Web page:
Final score

4 stars
4 stars (out of 5 stars)

Let me know, have you read More Happy than Not or is it on your TBR? If you have read it, what do you think about the book?

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Review: Tell the Wind and Fire

Book Review: Tell the Wind and Fire by Sarah Rees Brennan
book cover Book title Tell the Wind and Fire
Series/standalone Standalone
Author Sarah Rees Brennan
Pages 386
Year published 2016
Category | Genre Young Adult | Urban Fantasy
Rating 2.5star

Gorgeous cover, competent writing, boring characters.

I received an eARC of this book from the publisher via NetGalley in exchange of an honest review.

First of all, a disclaimer. This was my #1 most anticipated release of 2016. I mean, there’s no way it’s not going to work, right? I mean, that cover! That promising synopsis! That preview chapter that gives off The Demon’s Lexicon (the author’s debut novel which I LOVE) vibe! They all promised me something extraordinarily enjoyable… and it just wasn’t.

Official Summary

In a city divided between opulent luxury in the Light and fierce privations in the Dark, a determined young woman survives by guarding her secrets.

Lucie Manette was born in the Dark half of the city, but careful manipulations won her a home in the Light, celebrity status, and a rich, loving boyfriend. Now she just wants to keep her head down, but her boyfriend has a dark secret of his own—one involving an apparent stranger who is destitute and despised. Lucie alone knows the young men’s deadly connection, and even as the knowledge leads her to make a grave mistake, she can trust no one with the truth.

Blood and secrets alike spill out when revolution erupts. With both halves of the city burning, and mercy nowhere to be found, can Lucie save either boy—or herself?


Setting & World-building

Tell the Wind & Fire is a retelling of A Tale of Two Cities, a book I haven’t read so I couldn’t tell you how similar they are. What I can tell you is that TTWAF was set on alternate New York City. This version of New York was split into two parts, the Light city and the Dark city. The Light magicians ruled the whole city, condemning the Dark magicians to live in a separate, terrible part of the city. It was set in the middle of a revolution to overthrow the city’s rulers, led by a group called sans-merci.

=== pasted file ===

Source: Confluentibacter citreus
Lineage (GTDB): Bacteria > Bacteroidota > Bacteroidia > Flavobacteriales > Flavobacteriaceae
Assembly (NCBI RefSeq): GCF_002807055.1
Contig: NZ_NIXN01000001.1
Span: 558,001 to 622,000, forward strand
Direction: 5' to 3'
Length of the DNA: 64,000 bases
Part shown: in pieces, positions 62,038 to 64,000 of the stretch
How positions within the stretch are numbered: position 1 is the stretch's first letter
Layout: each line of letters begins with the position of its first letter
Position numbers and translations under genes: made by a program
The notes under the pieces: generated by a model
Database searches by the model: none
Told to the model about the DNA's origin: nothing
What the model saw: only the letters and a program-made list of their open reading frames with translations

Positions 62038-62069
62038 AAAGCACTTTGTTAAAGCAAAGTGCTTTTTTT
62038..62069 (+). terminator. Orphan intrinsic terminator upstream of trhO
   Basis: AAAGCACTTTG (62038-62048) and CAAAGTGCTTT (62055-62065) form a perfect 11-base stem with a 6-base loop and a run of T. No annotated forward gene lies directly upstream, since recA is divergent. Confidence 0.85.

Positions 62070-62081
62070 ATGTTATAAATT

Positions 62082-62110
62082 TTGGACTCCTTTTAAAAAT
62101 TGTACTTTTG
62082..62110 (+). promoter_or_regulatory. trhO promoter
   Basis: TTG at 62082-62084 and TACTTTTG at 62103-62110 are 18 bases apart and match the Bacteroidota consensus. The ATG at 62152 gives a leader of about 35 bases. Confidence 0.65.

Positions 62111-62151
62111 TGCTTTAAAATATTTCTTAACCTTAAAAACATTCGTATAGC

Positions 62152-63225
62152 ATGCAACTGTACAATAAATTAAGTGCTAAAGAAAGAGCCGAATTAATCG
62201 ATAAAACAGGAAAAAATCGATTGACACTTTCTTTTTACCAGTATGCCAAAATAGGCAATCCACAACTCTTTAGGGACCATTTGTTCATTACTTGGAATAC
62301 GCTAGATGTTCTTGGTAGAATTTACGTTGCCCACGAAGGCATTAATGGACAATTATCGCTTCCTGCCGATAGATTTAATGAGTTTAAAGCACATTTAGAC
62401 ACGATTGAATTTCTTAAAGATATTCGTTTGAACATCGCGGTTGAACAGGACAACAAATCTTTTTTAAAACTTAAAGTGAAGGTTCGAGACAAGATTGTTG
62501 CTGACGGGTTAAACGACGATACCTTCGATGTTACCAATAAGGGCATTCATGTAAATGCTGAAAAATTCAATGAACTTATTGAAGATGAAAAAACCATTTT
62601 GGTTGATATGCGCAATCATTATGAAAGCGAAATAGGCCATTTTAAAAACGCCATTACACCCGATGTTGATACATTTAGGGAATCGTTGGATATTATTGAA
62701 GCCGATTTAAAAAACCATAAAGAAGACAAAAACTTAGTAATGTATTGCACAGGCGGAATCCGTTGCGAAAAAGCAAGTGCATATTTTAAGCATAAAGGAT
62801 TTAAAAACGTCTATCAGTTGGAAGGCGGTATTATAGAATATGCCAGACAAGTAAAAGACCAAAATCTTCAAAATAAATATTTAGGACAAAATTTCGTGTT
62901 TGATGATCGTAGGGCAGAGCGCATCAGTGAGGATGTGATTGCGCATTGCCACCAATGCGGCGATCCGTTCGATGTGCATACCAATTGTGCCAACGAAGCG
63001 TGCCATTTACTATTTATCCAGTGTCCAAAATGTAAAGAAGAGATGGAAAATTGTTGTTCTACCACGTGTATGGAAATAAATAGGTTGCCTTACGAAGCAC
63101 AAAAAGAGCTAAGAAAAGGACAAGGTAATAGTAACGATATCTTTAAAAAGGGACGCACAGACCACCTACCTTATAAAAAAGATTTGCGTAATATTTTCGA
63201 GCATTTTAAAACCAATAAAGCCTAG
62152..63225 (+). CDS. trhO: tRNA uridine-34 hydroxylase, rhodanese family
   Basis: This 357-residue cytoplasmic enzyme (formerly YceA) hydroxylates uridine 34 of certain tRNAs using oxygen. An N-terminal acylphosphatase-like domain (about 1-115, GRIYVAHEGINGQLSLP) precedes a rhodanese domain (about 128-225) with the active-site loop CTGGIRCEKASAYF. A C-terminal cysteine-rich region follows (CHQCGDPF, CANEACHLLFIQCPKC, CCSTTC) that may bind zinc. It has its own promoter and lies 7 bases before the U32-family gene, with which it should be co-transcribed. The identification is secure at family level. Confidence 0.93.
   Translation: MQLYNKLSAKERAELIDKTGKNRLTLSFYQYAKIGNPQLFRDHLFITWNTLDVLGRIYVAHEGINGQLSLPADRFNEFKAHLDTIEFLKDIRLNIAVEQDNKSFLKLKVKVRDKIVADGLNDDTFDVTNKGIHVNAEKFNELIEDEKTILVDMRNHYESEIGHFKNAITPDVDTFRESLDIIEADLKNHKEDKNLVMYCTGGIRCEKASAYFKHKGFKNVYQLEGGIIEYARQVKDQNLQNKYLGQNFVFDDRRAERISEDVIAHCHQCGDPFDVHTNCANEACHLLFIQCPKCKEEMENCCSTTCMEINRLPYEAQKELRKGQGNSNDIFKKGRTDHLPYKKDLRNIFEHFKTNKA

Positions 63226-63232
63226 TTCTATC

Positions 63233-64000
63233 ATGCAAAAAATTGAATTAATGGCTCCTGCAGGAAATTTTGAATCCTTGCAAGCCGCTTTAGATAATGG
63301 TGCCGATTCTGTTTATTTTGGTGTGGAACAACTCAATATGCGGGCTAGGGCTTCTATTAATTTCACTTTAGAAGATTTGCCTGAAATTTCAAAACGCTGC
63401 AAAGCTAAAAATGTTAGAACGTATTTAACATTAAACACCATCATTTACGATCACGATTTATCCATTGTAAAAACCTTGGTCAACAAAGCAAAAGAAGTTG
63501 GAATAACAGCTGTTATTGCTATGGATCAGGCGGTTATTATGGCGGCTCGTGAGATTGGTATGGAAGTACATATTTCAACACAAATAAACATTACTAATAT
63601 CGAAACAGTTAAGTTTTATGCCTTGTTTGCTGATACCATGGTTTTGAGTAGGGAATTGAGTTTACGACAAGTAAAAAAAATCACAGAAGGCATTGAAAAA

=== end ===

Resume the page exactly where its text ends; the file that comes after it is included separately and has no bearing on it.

The world-building was okay, it wasn’t extraordinary. TTWAF was sort of an urban fantasy, but in alternate city so I was hoping to see more differences between our world and this alternate world, but everything, other than the separation into two cities and the existence of magic, exudes a similar vibe to our modern world. Even the magic wasn’t really ‘there’ in the sense of it didn’t affect the people and their way of living that much. I mean you don’t need to make teleportation as a default mode of transportation or make people live in the cloud just because there’s magic, but I was expecting something less… normal.


I don’t get them. Lucie, the main character, was boring. Her love interest was even more plain and there’s the doppelganger who was just not interesting. Even the promise of diversity by adding a character wearing a hijab felt like an afterthought. There’s very little character development throughout the story, basically just Lucie feeling tired of being bullied to act like a good girl.

I was hoping the doppelganger would offer some much needed humor, but nope. He was not even that witty.

It’s really disappointing for me because I knew what Rees Brennan capable of. This is the author who made me laugh and cry within the same pages in her two previous series. Seriously, I quoted The Demon’s Lexicon and the Lynburn’s Legacy all the time. I even have an Alan Ryves t-shirt.

Plot & narrative

If there’s one thing going for TTWAF, it is its pace. The book never linger too long at one single scene. It didn’t waste time telling you things most people wouldn’t care about. It just kept going. Some people might think it’s too fast-paced, but honestly there were times when the pace was the only thing that made me keep reading.

At the beginning, the story was not that interesting. You got Lucie, a girl who just wanted to keep her loved ones safe and doesn’t really care about saving the world. You also got an infodump through Lucie’s monologue. Nothing really new. It picks up in the last third of the book when the twists revealed and the revolution reached its peak. Unfortunately, at that point, it was a little too late to prevent some people from DNF’ing this book.

The ending was alright. I still have some unanswered questions about characters motive, but the story was wrapped up neat enough as sort-of open ending.


I was promised a beautiful heartbreaking story. It might be heartbreaking if only I care about the characters. The problem is I didn’t.

The most heartbreaking part about reading this book is the ‘after’ part, when I have to rate it on goodreads and write a review and confess that although Sarah Rees Brennan is my hero and I believe her intention is good, Tell the Wind and Fire doesn’t work for me.

Final score

2.5 stars (out of 5 stars)